Authors: Deloche G, Ferrand I, Naud E, Baeta E, Vendrell J, Claros-Salinas D
Title: Differential effects of covert and overt training of the syntactical component of verbal number processing and generalisations to other tasks: A single-case study
Source: Neuropsychological Rehabilitation 1992 2(4): 257-281
Year: 1992
Research Design: Single Case Design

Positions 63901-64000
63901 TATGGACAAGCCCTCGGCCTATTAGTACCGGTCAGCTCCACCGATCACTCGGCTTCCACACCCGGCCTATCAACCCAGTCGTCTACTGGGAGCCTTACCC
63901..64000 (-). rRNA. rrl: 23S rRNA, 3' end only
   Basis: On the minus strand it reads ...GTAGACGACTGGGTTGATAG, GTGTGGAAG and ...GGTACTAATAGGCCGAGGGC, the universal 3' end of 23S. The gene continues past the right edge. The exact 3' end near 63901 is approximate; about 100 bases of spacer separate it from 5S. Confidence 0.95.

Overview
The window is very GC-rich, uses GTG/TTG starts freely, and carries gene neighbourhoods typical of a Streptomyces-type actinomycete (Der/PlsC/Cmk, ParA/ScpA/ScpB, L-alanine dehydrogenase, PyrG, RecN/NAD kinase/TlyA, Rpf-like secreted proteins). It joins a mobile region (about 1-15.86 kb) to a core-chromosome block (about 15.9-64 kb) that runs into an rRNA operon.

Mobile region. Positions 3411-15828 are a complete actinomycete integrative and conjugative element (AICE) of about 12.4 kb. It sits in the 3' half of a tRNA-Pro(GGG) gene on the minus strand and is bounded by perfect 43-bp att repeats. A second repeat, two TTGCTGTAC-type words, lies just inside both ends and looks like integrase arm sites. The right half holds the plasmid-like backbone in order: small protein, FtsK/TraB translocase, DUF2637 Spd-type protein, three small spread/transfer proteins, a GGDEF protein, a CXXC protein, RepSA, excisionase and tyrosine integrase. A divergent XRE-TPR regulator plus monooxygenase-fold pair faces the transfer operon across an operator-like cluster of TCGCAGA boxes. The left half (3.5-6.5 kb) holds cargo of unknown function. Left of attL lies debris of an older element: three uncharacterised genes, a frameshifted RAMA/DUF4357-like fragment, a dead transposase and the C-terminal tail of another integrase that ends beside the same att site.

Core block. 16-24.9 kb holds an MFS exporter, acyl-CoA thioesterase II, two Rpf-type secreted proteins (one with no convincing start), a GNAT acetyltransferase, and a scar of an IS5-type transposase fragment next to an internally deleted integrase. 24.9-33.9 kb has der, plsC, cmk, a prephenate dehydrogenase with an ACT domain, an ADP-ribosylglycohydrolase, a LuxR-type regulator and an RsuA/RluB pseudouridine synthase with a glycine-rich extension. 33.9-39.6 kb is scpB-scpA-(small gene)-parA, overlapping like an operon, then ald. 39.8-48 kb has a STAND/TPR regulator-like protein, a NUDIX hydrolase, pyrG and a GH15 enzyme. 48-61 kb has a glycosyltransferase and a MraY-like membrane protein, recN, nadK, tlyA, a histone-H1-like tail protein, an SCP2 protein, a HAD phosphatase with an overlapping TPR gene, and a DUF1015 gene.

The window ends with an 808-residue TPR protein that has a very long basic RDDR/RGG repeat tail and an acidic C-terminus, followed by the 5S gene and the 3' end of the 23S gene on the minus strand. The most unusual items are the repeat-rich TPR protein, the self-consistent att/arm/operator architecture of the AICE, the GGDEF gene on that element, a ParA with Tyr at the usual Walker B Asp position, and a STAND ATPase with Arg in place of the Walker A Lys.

We report on the significant beneficial outcomes of the contrasted experimental rehabilitation techniques for grammaticality judgements operating on numbers in written word forms (verbal numbers). The information processing approach provided the theoretical framework for designing training programmes. The verbal primitives were classified into lexical categories (units, teens, decades, and hundreds). A set of lexico-syntactical rules was stated in terms of well-formed or illegal sequences of categories. Grammaticality judgement was simulated by a left-to-right parser performing the lexical categorization of verbal number primitives and operating with the relevance acceptance/rejection syntactical rules. In Therapy I, neither rules nor lexical categorization were taught to the patient, who was just presented with many verbal numbers in a grammaticality judgement task on a video screen. Automatic feedback to the patient qualified only the nature of his responses (correct or errors). In Therapy II, the patients was taught the rules and the lexical categories they operated upon. The two rehabilitation methods were successively administered and each induced different but significant improvement in grammaticality judgements not only on trained items but also on comparable undrilled items. Intratask leaning transfer was enhanced by training with a large variety of items sharing the same underlying lexicosyntactical structure, which proved more efficient than more repetition of exercises on the very same items. Intertask learning transfers were obtained in other number processing situations like writing verbal numbers from Arabic forms (or the reverse), magnitude comparisons, and numerical size estimation of verbal numbers

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